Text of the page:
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The Development AgendaGlobal Intellectual Property and Developing Countries$
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Neil Weinstock Netanel

Print publication date: 2008

Print ISBN-13: 9780195342109

Published to Oxford Scholarship Online: January 2009

DOI: 10.1093/acprof:oso/9780195342109.001.0001

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Is Product Patent Protection Necessary to Spur Innovation in Developing Countries?

Is Product Patent Protection Necessary to Spur Innovation in Developing Countries?

R&D by Indian Pharmaceutical Companies After TRIPS

Chapter:
(p.265) 12 Is Product Patent Protection Necessary to Spur Innovation in Developing Countries?
Source:
The Development Agenda
Author(s):

Sudip Chaudhuri

Publisher:
Oxford University Press
DOI:10.1093/acprof:oso/9780195342109.003.0012

R&D expenditure has dramatically increased for a segment of the Indian pharmaceutical industry since the mid-1990s when TRIPS came into effect. There has also been a change in the structure of R&D activities of Indian companies. While in the past they were primarily engaged with development of new processes for manufacturing drugs, now they are also involved in R&D for new chemical entities (NCEs) and modifications of existing chemical entities to develop new formulations and compositions. Patenting by Indian pharmaceutical companies has also gone up significantly. The primary incentive to do R&D has not been the product patent regime in India after TRIPS, but the product patent regime in developed countries to which TRIPS has made no difference. While R&D activities have diversified, they are yet to prove their competence in innovating new products. What Indian companies have really demonstrated is the ability to develop generics for the regulated (and other) markets—an ability which they acquired and improved during the pre-TRIPS period.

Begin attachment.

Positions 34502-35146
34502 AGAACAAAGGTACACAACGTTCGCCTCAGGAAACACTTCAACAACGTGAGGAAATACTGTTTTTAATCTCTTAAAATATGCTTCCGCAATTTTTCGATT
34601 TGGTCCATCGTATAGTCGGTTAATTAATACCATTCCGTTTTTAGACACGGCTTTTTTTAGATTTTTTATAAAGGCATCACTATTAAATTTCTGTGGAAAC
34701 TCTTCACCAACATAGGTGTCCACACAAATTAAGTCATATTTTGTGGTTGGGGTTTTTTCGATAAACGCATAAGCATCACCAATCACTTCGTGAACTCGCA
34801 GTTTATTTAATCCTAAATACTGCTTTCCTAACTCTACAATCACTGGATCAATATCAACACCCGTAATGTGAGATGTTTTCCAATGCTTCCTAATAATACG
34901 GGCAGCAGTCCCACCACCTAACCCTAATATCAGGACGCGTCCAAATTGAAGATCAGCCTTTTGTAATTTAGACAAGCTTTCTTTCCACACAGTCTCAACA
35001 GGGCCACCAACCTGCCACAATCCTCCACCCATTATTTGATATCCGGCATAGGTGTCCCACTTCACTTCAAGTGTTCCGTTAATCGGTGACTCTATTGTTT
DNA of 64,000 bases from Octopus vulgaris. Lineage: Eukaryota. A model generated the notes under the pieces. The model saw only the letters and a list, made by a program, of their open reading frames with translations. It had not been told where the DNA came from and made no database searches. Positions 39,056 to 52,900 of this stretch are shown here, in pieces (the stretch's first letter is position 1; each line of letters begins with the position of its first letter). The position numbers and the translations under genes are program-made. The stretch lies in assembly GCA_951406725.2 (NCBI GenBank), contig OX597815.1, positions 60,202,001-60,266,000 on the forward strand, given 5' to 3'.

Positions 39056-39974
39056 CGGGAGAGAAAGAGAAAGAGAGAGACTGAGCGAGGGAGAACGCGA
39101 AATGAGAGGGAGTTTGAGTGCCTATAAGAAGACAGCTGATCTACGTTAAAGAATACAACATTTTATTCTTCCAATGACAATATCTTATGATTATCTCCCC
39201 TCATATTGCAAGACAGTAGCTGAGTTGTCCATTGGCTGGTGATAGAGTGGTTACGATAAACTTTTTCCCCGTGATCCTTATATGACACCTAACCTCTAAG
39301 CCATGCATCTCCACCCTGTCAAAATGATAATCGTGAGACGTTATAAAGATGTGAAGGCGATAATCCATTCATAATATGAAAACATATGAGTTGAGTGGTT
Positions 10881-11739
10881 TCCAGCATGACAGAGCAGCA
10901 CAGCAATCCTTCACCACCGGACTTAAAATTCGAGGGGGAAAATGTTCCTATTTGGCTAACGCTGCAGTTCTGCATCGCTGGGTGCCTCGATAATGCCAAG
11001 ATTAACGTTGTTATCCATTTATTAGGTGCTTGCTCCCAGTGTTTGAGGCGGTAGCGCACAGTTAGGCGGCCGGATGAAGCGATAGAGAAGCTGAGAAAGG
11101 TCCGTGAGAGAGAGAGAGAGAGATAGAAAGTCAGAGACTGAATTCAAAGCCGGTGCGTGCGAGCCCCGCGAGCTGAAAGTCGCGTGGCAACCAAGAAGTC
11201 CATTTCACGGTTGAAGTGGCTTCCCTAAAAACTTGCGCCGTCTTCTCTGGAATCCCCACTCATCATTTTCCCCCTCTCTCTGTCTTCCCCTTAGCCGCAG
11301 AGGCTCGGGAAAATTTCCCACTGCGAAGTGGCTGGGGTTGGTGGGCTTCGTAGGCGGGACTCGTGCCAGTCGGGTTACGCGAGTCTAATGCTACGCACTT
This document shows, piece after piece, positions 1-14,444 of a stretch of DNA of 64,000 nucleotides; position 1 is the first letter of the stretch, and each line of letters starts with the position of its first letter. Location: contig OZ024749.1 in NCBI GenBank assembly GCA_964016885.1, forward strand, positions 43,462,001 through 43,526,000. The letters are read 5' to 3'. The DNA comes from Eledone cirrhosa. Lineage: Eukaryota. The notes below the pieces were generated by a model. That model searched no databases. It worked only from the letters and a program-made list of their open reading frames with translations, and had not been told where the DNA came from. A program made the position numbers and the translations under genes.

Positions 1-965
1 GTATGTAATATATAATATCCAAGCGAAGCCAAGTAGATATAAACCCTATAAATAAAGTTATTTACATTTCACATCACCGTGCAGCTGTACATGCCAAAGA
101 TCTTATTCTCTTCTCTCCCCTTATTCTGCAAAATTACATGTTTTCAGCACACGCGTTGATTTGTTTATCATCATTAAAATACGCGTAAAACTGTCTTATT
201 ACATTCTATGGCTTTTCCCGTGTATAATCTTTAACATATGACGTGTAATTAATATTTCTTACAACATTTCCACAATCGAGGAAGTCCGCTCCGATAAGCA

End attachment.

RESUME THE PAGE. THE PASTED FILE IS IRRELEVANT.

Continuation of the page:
Keywords:   R&D, NCEs, innovation, pharmaceuticals, generics, India, ANDAs, DMFs, NDDS

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